New crime science departments have been established at Waikato, Cincinnati, Philadelphia and elsewhere.[citation needed]

Growth of the Crime Science Field[edit]

The concept of crime science appears to be taking root more broadly with:

  • The establishment of crime science departments at the University of Waikato in New Zealand,[citation needed] Cincinnati and Philadelphia in the US, and elsewhere.
  • Crime Science courses at several institutions including Northumbria University in the UK and at the University of Twente in the Netherlands.[citation needed]
  • A Crime Science Unit at DSTL, the research division of the UK Ministry of Defence.[citation needed]
  • The term crime science increasingly being adopted by situational and experimental criminologists in the US and Australia.[citation needed]
  • An annual Crime Science Network gathering in London which draws police and academics from across the world.[citation needed]
  • A Springer Open Access Interdisciplinary journal devoted to Crime Science [1].Crime science increasingly being cited in criminology text books and journals papers (sometimes claimed as a new branch of criminology, and sometimes reviled as anti-criminology).[citation needed]
  • A move in traditional criminology towards the aims originally set out by Ross in his concern for a more evidence-based, scientific approach to crime reduction.[citation needed]
  • Crime science featuring in several learned journals in other disciplines (such as a special issue of the European Journal of Applied Mathematics devoted to "crime modelling") [2].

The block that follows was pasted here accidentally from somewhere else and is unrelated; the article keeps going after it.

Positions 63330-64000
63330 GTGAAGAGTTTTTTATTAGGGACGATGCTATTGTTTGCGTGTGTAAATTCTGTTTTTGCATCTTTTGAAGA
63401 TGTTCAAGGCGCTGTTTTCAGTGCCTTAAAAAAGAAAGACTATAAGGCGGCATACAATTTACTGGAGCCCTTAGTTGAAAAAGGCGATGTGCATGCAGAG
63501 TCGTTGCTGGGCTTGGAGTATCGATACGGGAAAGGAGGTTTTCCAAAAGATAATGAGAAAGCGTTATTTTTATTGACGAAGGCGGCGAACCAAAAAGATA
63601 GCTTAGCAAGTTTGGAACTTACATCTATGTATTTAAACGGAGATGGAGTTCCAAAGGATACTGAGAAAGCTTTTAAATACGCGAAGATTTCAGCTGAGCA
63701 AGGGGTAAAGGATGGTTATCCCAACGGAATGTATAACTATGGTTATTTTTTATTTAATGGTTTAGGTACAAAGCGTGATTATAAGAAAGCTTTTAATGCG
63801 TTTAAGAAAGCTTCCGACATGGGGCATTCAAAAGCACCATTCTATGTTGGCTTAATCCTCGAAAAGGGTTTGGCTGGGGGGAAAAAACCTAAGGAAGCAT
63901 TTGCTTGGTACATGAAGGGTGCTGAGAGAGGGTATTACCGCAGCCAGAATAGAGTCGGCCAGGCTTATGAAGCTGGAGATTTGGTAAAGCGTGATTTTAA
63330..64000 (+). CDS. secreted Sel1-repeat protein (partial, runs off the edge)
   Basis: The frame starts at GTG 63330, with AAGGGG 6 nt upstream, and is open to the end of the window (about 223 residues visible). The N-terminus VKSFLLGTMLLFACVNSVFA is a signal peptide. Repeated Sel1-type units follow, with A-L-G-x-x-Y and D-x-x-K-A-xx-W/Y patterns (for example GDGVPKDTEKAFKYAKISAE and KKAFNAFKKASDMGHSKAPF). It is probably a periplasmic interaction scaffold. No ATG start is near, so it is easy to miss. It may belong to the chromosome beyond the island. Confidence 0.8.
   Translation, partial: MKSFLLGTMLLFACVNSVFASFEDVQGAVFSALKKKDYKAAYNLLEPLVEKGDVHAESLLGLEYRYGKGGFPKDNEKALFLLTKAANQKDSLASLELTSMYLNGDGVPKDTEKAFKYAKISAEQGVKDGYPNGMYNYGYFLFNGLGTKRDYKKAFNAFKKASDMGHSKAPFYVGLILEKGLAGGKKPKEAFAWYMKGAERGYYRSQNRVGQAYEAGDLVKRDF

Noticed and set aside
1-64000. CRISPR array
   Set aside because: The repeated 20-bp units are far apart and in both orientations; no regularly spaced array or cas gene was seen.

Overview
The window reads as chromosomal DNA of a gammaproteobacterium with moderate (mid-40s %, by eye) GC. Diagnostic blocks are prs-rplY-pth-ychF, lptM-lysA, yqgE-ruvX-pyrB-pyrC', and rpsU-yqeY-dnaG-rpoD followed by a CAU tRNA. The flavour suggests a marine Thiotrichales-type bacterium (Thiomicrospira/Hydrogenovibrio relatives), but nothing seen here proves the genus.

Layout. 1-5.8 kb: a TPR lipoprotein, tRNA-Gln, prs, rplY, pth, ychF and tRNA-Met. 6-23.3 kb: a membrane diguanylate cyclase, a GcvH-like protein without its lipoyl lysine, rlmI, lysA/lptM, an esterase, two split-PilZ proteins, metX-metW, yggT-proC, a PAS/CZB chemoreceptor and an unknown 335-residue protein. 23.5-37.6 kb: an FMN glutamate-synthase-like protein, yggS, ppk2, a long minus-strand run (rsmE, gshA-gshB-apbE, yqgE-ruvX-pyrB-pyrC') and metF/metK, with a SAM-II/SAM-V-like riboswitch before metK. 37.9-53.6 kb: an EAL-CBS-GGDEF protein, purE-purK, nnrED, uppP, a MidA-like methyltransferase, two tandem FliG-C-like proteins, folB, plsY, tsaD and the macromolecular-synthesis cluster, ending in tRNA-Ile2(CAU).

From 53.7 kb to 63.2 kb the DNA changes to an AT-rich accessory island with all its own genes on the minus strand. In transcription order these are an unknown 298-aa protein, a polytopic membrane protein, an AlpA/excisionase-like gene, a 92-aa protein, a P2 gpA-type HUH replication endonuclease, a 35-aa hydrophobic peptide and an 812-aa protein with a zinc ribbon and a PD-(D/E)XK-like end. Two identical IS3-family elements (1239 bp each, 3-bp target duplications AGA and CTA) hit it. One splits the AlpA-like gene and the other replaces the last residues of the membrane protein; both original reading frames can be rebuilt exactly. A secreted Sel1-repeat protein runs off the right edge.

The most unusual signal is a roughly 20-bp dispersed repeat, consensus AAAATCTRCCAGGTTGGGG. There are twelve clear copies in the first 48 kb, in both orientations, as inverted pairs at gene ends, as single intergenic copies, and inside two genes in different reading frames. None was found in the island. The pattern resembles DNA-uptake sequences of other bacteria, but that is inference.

See also[edit]

Notes and references[edit]


  • [Jun12] M. Junger, G. Laycock, P. H. Hartel, and J. Ratcliffe. Crime science: editorial statement. Crime Science, 1:1.1-1.3, Jun 2012. [3].
  • [Har10] P. H. Hartel, M. Junger, and R. J. Wieringa. Cyber-crime Science = Crime Science + Information Security. Technical Report TR-CTIT-10-34, CTIT, University of Twente, Oct 2010. [4].
  • [Pea10] K. Pease. Crime Science. In S. G. Shoham, P. Knepper, and M. Kett, editors, International Handbook of Criminology, pages 3–23. CRC Press, Feb 2010. [5].
  • [Cla09] R. V. Clarke. Crime science. In E. McLaughlin and T. Newburn, editors, Handbook of Criminal Theory, page in press. Sage, London, 2009.
  • [Gue09] R. T. Guerette and K. J. Bowers. Assessing the extent of crime displacement and diffusion of benefits: a review of situational crime prevention evaluations. Criminology, 47(4):1331-1368, Nov 2009. [6].
  • [Wil09] R. Willison and M. Siponen. Overcoming the insider: reducing employee computer crime through Situational Crime Prevention. Commun. ACM, 52(9):133-137, Sep 2009. [7].
  • [Cox08] K. Cox. The application of Crime Science to the prevention of medication errors. British Journal of Nursing, 17(14):924-927, Jul 2008. [8].
  • [Til07] N. Tilley and G. Laycock. From Crime Prevention to Crime Science. In G. Farrell, K. J. Bowers, S. D. Johnson, and M. Townsley, editors, Imagination for Crime Prevention: Essays in Honour of Ken Pease, volume 21, pages 19–39. Criminal Justice Press, Monsey, New York, 2007.
  • [Lay05] G. Laycock. Defining Crime Science. In M. J. Smith and N. Tilley, editors, Crime science: new approaches to preventing and detecting crime, pages 3–24. Willan Publishing, Uffculme, UK, 2005.
  • [Cla97a] R. V. Clarke (ed.) Situational Crime Prevention: Successful Case Studies, Harrow and Heston, 1997. [9].

External links[edit]